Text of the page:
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I am using Nhibernate and it's mapping-by-code flavour to retrieve a set of records using a list of composite keys. I am using composite keys like this:

public class PersonAccountKey : IKey
{
        public virtual string PersonId { get; set; }
        public virtual string AccountNo{ get; set; }

        public override bool Equals(object obj)
        {
            if (obj == null)
                return false;
            var t = obj as PersonKey;
            if (t == null)
                return false;
            if (PersonId == t.PersonId && AccountNo == t.AccountNo)
                return true;
            return false;
        }
        public override int GetHashCode()
        {
            return (PersonId).GetHashCode() + "|" + (AccountNo).GetHashCode();
        }
}

With a list of PersonAccountKey objects, I am trying to get NHibernate to send a single query down to database. I would imagine the query would look like this:

Select PersonId, AccountNo, AccountNickName 
From PersonAccount 
Where (PersonId = '11' and AccountNo = '10001111') 
or (PersonId = '22' and AccountNo = '10001150')

I'm not sure how to achieve this? I tried to use Criteria with composite keys, but I don't think it was meant to be used together. I am trying now Linq 2 NHibernate but am not really getting anywhere either.

Ideally, I would like a method that would take a IEnumerable of keys such as Session.Get<T>(IEnumerable<object>), but this doesn't exist from my searching.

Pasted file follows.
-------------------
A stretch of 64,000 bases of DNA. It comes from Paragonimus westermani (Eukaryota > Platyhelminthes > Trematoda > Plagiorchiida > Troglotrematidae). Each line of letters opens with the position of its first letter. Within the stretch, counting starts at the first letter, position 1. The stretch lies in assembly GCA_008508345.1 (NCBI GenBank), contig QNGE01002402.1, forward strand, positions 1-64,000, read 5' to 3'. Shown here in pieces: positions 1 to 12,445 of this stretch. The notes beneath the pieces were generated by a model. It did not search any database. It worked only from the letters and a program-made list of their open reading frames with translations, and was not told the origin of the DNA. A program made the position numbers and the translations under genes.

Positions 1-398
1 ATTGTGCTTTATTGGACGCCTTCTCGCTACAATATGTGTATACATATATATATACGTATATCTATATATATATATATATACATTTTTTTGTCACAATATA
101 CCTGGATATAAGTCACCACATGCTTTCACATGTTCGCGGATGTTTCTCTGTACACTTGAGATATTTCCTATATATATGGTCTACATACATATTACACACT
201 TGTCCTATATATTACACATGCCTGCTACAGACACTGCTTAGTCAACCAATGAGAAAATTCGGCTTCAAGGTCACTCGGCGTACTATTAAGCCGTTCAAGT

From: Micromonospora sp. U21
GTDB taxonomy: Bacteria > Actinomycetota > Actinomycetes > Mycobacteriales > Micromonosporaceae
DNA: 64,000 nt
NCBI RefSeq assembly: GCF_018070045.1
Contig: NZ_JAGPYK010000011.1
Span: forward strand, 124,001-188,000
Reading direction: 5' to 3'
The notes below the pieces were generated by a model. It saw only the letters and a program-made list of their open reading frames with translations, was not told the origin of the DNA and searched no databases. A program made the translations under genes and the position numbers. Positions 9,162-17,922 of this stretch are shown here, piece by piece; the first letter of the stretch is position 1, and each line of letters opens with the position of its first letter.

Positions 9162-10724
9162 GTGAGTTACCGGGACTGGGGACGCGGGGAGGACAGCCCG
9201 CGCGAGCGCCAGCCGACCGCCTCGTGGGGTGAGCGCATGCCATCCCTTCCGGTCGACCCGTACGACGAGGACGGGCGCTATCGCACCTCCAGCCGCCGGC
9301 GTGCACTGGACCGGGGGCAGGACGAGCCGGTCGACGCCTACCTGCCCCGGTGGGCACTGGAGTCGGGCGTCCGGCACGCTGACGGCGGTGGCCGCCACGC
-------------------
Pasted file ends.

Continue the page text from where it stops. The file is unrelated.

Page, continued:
Is this possible out of the box with NHibernate?

Cheers.

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up vote 0 down vote accepted

Unlike scalar Ids, there's no direct support to use use a list of composite keys as a query parameter. This is another example of why composite keys should be avoided.

Here's an easy workaround:

IEnumerable<PersonAccountKey> keys = GetKeys();
var query = session.CreateCriteria<PersonAccount>();
var keyCriterion = Restrictions.Disjunction();
foreach (var key in keys)
    keyCriterion.Add(Restrictions.Eq("id", key));
query.Add(keyCriterion);
var result = query.List<PersonAccount>();
share|improve this answer
    
Perfect. Agree that composite keys should be avoided, however what else can be done with legacy databases? – Prabu Weerasinghe Aug 26 '12 at 4:11
    
They can be refactored, for example :-) – Diego Mijelshon Aug 26 '12 at 13:45

There is an article on MSDN about Enumerable.Contains which does what I think you want.

I don't know if NHibernate's linq supports this at all. It may refuse to do it with an exception.

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